Headlines today focused on big outflows from the iShares iBoxx High Yield Bond ETF (NYSEArca: HYG). But the real story was the object lesson on how terrible ETF trading can cost you big, big money.
It’s axiomatic in ETFs that everyone wants a fair deal. It’s axiomatic in life really. Nobody ever wants to pay too much when they’re buying something, or get too little when they’re selling.
With most ETFs, this is never an issue. A fund like the SPDR S&P 500 ETF (NYSEArca: SPY) trades within a penny of the fair value of its underlying stocks—day in; day out; all day; every day.
The reason this is so is because of the creation/redemption process. If investors buy a lot of SPY, driving the price up over its fair value, authorized participants swoop in and arbitrage-out the price difference, creating new shares of SPY to sell, while buying up the underlying stocks of the S&P 500 Index. This helps depress SPY’s price while simultaneously supporting the prices of the underlying stocks.
And because it works so well so much of the time, I generally tell folks not to stress too much about premiums and discounts. But there are two cases where you can learn a lot—and potentially save some money—by paying attention.
First, let’s take the case of international funds. Most international ETFs will show a measurable premium or discount on any given day because they trade while their underlying securities are done changing hands for the day.
That means the net asset value (NAV) is “stale” at 4 p.m., while the market price is “live.” Such is the case with iShares’ popular EAFE ETF, the iShares MSCI EAFE Index Fund (NYSEArca: EFA).
You can see here that for most of the 2009-2010 period, the fund traded at mean-reverting—effectively random—premiums and discounts.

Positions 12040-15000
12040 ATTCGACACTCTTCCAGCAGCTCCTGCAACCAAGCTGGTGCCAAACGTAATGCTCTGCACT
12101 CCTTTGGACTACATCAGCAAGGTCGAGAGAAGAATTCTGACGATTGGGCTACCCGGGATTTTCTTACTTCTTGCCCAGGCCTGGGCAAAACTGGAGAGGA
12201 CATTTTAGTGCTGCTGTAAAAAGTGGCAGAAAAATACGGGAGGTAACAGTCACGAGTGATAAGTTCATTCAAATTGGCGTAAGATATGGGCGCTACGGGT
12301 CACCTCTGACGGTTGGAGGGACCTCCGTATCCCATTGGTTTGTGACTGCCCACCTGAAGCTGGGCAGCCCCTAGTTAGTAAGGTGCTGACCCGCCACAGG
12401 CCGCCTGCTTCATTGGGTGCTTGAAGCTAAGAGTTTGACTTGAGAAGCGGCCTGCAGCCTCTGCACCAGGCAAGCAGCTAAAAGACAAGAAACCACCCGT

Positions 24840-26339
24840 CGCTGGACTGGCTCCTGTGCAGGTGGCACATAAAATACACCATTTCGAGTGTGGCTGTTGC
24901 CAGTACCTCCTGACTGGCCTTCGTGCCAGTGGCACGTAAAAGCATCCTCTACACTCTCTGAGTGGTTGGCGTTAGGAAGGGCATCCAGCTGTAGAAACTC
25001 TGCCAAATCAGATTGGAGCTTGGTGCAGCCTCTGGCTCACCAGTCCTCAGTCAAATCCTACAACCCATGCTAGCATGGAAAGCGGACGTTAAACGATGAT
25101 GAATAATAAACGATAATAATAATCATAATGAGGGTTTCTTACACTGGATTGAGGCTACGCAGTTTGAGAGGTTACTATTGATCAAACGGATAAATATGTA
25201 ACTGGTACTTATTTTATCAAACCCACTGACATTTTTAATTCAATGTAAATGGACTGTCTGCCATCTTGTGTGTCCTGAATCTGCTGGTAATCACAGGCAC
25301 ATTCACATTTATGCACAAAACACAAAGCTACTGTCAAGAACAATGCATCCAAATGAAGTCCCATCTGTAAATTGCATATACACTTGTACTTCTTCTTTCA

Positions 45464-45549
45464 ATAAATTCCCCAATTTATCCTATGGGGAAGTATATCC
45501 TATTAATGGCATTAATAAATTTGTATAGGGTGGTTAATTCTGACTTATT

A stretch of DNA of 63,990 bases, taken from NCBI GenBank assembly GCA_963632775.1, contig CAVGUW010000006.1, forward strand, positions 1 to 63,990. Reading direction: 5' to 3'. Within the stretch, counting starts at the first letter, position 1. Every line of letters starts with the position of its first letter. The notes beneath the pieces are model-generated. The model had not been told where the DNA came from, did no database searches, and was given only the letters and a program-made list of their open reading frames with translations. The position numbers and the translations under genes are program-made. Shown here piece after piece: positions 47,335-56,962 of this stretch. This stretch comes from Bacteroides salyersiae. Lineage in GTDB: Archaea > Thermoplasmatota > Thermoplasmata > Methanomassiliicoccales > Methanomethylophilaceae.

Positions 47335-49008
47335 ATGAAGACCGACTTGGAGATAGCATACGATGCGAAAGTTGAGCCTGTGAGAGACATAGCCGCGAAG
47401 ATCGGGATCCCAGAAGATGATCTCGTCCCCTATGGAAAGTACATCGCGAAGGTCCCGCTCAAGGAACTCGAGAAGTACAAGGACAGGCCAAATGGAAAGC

But note the big discount-to-premium swing in November 2011. That corresponds to the blue line on the chart, which maps shares outstanding.
Changes in shares outstanding mean one of two things—either APs are responding to premiums and discounts, or large investors are buying big, negotiated blocks of shares.
In this case, my suspicion is the latter—a large investor came in and bought a huge chunk of EFA, effectively adding to inventory. In response, for a period of a few days, there was a perception of a “glut” of EFA shares; in effect, causing the short-term discount. That discount then evaporated with the resumption of normal trading.
In general, however, I discourage folks from speculating too much on single-day reports of creations and redemptions—the data are noisy, and are often corrected after the fact. And of course, it’s impossible to know whether creations are proactive—an ETF investor calls an AP and asks for 200,000 shares for a major position, at a negotiated price; or reactive—an AP sees an arbitrage opportunity and jumps.
With that in mind, let’s compare what happened with EFA to another fund tracking the exact same index, the Vanguard MSCI EAFE ETF (NYSEArca: VEA).
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